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The latest news on Environment from Business Insider

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    Robot

    By studying how legged animals, like lizards, move across loose ground, like sand or gravel, researchers from the Georgia Institute of Technology were able to design a small robot that can run across these squishy, grainy surfaces with optimal efficiency.

    From a practical standpoint this development is important for roboticists and engineers who want to design vehicles, like search-and-rescue robots or future Mars rovers, that can operate at their best speed on off-road environments.

    After all, robots are the future.

    Terradynamics

    Engineers have historically used theories of aero- and hyrdo-dynamics to understand and predict how animals move on solid ground, by measuring lift, drag, and thrust forces. 

    The models not only describe how birds fly through the air or fish swim in the water, it has also helped designers build better airplanes or swimming robots. Basically any vehicles that are meant to go in fluids, like air and water.

    Theories that predict how legged animals and robots move across a granular environment — surfaces made up of lots of small particles like sand and gravel — have proven more difficult than motion through air, water, and flat surfaces.  

    The area of terradynamics was developed so that researchers could predict the mobility of devices in complex environments, like sand, rubble, snow, grass, or leaves, where legs will sink.

    Legged animals and robots that move across a granular surface have demonstrated that with each step, each part of the leg "moves through the substrate at a specific depth, orientation and movement of direction, all of which can change over time," according to a study published online Thursday, March 21, in the journal Science.

    Small-legged animals

    One feature that allows animals to move so well is that they have legs that can perform many functions.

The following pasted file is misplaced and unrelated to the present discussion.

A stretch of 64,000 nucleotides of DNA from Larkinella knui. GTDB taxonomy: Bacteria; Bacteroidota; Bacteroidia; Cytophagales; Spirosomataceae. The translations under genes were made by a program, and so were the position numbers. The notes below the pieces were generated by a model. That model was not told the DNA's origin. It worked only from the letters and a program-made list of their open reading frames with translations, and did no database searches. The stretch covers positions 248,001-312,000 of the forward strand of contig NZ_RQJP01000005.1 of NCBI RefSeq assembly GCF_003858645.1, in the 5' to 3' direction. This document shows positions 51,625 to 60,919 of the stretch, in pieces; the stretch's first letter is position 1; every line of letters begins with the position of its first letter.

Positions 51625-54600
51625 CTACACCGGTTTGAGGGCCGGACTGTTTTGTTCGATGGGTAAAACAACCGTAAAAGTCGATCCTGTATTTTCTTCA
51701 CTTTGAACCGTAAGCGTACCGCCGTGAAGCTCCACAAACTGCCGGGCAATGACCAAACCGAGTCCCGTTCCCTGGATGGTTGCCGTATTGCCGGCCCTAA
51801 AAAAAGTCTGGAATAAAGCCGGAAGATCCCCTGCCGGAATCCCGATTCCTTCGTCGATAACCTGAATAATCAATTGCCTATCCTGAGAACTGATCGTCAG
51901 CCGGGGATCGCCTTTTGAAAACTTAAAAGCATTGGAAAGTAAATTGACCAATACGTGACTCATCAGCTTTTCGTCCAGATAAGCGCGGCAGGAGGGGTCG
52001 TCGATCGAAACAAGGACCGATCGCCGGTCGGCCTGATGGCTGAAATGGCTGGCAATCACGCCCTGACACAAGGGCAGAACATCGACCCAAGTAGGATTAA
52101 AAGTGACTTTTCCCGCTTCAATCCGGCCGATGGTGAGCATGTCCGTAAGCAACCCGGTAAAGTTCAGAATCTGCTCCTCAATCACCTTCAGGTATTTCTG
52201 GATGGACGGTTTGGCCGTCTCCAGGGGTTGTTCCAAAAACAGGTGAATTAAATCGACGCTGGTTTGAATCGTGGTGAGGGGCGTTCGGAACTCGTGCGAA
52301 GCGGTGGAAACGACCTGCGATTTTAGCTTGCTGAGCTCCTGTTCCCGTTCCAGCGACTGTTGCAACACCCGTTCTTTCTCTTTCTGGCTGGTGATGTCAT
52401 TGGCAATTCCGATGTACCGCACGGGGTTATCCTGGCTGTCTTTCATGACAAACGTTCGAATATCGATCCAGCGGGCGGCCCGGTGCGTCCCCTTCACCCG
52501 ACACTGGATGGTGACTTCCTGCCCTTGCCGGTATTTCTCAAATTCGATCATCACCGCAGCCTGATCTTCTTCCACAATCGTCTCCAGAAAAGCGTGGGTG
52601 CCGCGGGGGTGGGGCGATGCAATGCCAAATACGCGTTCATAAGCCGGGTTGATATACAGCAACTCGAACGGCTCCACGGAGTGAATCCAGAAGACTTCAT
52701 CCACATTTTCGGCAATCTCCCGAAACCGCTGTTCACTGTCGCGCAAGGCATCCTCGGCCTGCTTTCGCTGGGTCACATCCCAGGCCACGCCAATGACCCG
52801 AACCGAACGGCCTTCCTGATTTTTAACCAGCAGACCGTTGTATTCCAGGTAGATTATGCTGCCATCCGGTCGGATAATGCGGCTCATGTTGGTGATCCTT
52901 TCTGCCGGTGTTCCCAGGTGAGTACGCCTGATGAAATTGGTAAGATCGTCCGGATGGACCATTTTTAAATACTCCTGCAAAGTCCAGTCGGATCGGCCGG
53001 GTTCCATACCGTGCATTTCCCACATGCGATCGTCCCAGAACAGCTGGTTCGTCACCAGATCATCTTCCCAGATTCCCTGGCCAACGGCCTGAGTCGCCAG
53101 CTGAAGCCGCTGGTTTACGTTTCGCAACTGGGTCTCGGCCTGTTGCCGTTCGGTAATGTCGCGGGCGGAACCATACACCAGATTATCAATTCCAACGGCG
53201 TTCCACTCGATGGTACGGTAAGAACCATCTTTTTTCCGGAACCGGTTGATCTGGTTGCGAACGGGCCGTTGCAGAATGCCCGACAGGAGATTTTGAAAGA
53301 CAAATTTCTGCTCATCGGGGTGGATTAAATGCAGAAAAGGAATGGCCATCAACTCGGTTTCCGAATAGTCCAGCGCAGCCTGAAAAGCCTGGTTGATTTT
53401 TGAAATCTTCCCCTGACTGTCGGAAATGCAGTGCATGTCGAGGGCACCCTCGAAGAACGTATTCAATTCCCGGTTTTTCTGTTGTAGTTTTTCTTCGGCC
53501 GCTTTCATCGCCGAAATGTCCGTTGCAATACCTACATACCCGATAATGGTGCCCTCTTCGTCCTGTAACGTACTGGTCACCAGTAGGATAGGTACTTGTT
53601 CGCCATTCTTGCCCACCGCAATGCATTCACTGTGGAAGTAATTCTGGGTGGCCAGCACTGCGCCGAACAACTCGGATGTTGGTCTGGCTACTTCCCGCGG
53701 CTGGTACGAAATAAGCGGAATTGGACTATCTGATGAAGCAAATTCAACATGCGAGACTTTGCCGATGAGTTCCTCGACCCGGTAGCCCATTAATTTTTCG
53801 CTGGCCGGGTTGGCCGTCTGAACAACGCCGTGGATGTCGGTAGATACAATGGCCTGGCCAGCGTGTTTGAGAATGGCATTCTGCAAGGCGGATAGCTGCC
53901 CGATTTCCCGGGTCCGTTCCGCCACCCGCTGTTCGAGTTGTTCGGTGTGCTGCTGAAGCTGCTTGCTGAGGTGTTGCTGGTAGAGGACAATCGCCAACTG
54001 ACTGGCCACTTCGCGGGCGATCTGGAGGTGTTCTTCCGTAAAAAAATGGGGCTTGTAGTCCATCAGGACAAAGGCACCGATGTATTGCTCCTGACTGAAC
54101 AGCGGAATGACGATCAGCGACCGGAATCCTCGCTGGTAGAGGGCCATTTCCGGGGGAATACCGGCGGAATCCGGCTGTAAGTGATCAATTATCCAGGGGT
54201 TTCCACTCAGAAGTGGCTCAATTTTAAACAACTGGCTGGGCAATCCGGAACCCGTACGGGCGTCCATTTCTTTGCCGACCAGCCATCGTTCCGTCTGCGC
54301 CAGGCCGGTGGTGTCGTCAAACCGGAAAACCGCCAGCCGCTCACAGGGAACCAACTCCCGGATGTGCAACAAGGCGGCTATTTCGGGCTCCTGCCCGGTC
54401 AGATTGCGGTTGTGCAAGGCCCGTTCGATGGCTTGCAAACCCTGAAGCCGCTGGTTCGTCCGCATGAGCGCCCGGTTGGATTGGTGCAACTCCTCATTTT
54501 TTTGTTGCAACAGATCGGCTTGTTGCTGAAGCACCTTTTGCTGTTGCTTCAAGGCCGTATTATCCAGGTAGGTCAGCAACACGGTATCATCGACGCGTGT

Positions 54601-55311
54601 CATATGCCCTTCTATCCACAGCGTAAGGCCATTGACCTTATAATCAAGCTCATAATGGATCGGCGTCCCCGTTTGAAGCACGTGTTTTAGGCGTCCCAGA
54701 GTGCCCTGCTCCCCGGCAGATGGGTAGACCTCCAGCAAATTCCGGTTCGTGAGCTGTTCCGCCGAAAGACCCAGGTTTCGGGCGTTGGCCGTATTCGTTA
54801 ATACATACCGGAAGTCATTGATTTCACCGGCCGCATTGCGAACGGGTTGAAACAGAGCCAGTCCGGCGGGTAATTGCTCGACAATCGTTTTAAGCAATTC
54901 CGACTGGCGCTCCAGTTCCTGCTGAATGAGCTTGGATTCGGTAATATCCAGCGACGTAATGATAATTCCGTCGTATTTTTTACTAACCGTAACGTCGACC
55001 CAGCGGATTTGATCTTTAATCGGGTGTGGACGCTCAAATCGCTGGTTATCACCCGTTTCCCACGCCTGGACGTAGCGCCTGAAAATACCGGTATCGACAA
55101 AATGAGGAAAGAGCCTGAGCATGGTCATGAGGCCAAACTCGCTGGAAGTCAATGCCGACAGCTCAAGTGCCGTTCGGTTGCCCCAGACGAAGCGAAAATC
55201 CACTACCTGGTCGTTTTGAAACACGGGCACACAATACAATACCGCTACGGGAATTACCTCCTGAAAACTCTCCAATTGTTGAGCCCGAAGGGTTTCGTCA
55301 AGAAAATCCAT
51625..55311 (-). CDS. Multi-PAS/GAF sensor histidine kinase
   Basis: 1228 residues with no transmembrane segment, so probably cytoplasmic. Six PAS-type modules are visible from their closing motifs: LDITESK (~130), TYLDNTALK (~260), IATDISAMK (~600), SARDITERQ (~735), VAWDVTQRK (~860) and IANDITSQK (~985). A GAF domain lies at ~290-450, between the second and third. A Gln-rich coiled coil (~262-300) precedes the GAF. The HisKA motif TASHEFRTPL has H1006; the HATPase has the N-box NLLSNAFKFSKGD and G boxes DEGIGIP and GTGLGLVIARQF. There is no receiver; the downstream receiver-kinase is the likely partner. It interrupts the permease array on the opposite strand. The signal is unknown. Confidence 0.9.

"Legs allow the animal to climb over ledges, sprint over hard ground, paddle through soft ground and potentially kick through fluids," said Daniel Goldman, assistant physics professor at the Georgia Institute of Technology.

    Developing a better robot

    For this study, researchers started out with a simple toy robot. They took of the legs and replaced them with legs of different shapes that were 3-D printed.

    Each leg is made up of little plate elements. A robotic arm uses a sensor to measure the force of all those little elements, which adds up to give scientists the total force of each leg.

    The researchers can predict the performance of a model by plugging this data, from different-shaped legs, into a special simulation called a multi-body simulation. The model can predict how robots will move over surfaces, like sand or water.

    They learned that "C"-shaped legs worked better than those that are saddle or Pringle-shaped.

    In the future, this information can help engineers optimize limb shape to create better small robots for explore unknown environments, like Mars, or search-and-rescue missions, where the ground may not be solid.

    In time, we might be able to apply this framework for how little devices move across sand to bigger vehicles, Goldman said.

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    Pressure vessels

    The latest technology for removing salt from seawater, developed by Lockheed Martin, will be a game-changer for the industry, according to Ray O. Johnson, senior vice president and chief technology officer of the jet and weapons manufacturer.

    Desalination technology is used in regions of the world, particularly developing countries, where fresh water is not available. Water from oceans or rivers is diverted into treatment plants where the salt is removed and clean drinking water is produced through a process called reverse osmosis.

    Imagine a tank with seawater on one side and pure water on the other, separated by a filter with billions of tiny holes. Lots of pressure on the salty side pushes water through faster than the salt, so fresh water comes out the other end.

    The problem is that current filters use plastic polymers that require an immense amount of energy (800 to 1,000 pounds per square inch of pressure) to push water through.